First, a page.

How do I calculate the replacement cost for my home?

I'm trying to decide on the right amount of coverage for my home. How do I figure out my home's replacement cost?

This is a great question and one that can cause a lot of confusion. There are many online calculators that you can use to determine your replacement cost. To use one of these calculators, you will need information like square footage, roof type, and building materials. The odds are if you get a new quote from a carrier, the numbers will be similar.
Replacement cost is the amount of money needed to rebuild your home to the way it was before the loss, no better and no worse. What can be surprising to most people is how insurance companies calculate the replacement cost number. Replacement cost does not factor in the market value of the home or the land that it sits on, and trust us, you do not want it to! Market values can fluctuate wildly depending on the economy and the desirability of your neighborhood at any given time. This is something you have no control over, and it would make insurance rates unpredictable and very expensive.
Your homeowners policy also calculates the cost of any additional structures (shed, garage, inground pool, etc.) on your property and your personal property (clothes, furniture, toys, electronics, etc.). It is important to let your agent know if you have made any additions or improvements to the property, or if you have any personal items of a higher value.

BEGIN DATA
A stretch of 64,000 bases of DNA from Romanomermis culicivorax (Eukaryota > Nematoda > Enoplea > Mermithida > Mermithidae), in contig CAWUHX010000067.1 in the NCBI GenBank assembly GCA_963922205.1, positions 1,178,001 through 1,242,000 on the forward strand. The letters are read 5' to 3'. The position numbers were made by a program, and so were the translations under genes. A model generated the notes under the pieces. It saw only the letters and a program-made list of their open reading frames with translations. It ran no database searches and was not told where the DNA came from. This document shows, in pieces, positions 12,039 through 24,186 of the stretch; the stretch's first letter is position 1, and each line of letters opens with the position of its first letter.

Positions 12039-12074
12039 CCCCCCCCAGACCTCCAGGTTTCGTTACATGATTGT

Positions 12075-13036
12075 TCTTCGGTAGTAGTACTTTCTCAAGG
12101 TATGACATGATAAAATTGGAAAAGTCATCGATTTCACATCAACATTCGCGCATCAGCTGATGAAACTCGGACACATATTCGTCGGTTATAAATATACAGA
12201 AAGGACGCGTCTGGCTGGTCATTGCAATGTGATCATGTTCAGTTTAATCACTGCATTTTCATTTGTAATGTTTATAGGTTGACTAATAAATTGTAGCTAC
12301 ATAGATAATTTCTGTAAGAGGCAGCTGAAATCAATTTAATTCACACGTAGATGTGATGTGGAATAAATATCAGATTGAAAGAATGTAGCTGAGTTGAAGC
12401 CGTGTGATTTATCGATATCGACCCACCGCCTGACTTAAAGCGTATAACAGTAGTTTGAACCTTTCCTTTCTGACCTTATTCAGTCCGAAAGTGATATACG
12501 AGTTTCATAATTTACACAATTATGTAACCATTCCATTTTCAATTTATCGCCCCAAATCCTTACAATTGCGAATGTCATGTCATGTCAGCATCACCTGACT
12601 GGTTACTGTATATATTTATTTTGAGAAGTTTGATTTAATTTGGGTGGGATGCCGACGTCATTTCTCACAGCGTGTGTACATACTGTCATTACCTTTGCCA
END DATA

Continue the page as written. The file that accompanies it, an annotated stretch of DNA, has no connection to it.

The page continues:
Let’s say you just paid $300,000 for your new home, and the insurance carrier says it will insure the property for $350,000. This means that it will cost more to rebuild your home than what you paid for it. But if the carrier says it will insure the property for $250,000, it will cost less to rebuild your home than what you paid for it. Again, the market value, for the most part, is not related to the replacement cost. The price of materials and labor is based on the economy and availability, so your home’s replacement cost may change each year. While no one wants to pay more, this is also a good thing and meant to protect you and put everything to right if something goes wrong.
For more information about replacement cost, check out these articles:
Shannon Martin
Answered on Mar 01, 2021
Shannon is an expert in personal lines liability insurance with 13 + years of insurance industry experience. She also served as a special insurance liaison to AARP members for 6 of those years. She is a graduate of UL Lafayette and currently resides in NY with her family. Shannon is also an amateur juggler, ukulele player, and is a time travel paradox theory enthusiast.

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